Because that’s where the money is!

Willie Sutton, when asked why he (frequently) robbed banks allegedly replied, “Because that’s where the money is”. (Mr. Sutton had a way with words and more of his simple-but-brilliant observations can be read below).

Banks have always received a lot of unwanted attention from bad guys wanting a free sample. But now things have changed. Now, there are many other places that the bad guys (and, this being an equal opportunity society, bad girls) can go to get of money that doesn’t belong to them-and thanks to the internet they don’t even have to leave home to get it!

And where are these other places? Everywhere there’s a business!

In 2015 the annual Information Security Breaches Survey, (prepared by PwC for the Department for Business, Innovation & Skills), found that a staggering 90% of large companies and 74% per cent of small companies had experienced some kind of cyber crime in the previous 12 months. Another survey published last year, by the Centre for Economics and Business Research, put the annual cost of cyber crime in the UK at £34 billion, split not quite evenly between the costs resulting from the attacks and the costs of the extra spending on prevention.

Interestingly, nearly half of the successful attacks were the result of internal lapses by employees, which means that many successful external attackers rely on an employee doing the wrong thing – something as simple as opening an e-mail attachment from an unfamiliar source. 


But cyber crime is not always about money. Some attacks are for information, e.g. the theft of intellectual property or other economically valuable commercial secrets – suppliers and customers, contract terms, new product development and so on.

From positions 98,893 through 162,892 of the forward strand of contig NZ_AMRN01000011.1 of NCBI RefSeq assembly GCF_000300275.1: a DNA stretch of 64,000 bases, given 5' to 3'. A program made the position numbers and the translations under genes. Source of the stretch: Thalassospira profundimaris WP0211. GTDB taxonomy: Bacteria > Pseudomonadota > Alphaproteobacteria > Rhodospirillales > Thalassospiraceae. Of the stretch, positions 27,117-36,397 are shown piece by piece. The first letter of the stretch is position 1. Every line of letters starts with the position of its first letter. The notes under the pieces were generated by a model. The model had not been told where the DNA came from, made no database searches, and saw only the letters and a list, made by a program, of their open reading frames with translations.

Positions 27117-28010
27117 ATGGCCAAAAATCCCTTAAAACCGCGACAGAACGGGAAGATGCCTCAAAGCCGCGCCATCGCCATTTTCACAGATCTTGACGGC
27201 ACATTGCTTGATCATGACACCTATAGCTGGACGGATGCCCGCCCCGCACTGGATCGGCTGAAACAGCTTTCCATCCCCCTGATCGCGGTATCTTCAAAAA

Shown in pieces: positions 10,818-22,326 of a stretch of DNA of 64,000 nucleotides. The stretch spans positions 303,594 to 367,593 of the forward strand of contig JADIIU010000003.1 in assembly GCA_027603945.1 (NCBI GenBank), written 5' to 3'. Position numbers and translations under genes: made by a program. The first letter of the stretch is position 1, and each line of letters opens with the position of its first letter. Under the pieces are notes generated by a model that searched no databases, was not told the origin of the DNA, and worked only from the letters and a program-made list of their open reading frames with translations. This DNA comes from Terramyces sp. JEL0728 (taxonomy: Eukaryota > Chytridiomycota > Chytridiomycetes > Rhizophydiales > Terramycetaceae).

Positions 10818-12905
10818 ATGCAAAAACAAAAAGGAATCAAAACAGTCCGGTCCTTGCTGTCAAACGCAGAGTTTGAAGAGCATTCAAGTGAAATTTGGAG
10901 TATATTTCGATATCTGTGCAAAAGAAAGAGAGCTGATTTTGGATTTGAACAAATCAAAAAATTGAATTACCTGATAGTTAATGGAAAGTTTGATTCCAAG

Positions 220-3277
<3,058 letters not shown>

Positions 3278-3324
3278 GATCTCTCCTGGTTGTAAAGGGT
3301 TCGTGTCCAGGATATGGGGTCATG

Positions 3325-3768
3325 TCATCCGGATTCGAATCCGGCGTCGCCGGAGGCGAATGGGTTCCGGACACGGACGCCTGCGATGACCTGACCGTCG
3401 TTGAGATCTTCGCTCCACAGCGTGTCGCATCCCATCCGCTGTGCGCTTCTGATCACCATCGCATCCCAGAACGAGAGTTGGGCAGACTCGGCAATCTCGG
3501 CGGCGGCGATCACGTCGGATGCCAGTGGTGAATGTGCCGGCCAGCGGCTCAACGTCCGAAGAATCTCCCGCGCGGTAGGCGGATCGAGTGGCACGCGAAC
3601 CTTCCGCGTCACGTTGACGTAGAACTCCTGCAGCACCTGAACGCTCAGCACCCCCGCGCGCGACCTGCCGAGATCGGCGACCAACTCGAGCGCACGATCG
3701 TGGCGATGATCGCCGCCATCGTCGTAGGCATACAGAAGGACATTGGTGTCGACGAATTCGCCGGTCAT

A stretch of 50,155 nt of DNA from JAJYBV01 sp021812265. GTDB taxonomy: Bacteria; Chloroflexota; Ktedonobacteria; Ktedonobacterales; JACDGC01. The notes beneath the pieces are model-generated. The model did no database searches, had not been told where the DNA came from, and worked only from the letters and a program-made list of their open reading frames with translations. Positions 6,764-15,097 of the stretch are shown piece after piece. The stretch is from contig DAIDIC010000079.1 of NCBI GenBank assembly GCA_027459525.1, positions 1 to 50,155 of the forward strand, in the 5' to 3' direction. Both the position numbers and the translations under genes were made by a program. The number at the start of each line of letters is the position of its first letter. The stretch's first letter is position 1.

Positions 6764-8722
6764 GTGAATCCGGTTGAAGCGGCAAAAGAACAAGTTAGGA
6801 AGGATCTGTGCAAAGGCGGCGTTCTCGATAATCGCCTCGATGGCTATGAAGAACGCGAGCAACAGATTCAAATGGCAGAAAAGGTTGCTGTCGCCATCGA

Some incidents of cyber crime are by ‘rogue’ employees, some who are disgruntled and want to cause trouble. In 2014 an employee of Morrison’s supermarket was jailed after he posted the personal details of about 100,000 staff online after being disciplined over using the company’s postroom to conduct eBay deals. (More than 2,000 staff, alleging that it was ultimately responsible for breaches of privacy, confidence and data protection law, sued Morrison’s as a result).


Successful cyber crimes usually cast a shadow over the competency of management, create doubts about the adequacy of the IT provider, trigger reputational damage with customers, loss of trust with stakeholders and risks the attention of regulatory bodies.


The first challenge for any business is to appreciate the scale of the threat it faces. (Any business that adopts the mantra ‘it won’t happen to me’ is likely to regret it sooner or later).

What to do? Well, start by taking advice to establish what appropriate technical and organisational measures your business requires to comply with its legal obligations under the Data Protection Act (DPA). Doing this will go some way to avoiding becoming another statistic on the next Security Breaches Survey. 

You know where to go for that advice, don’t you?

More words of wisdom from Willie Sutton:

“Go where the money is and go there often” 

“You can get more with a kind word and a gun than you can with just a kind word”

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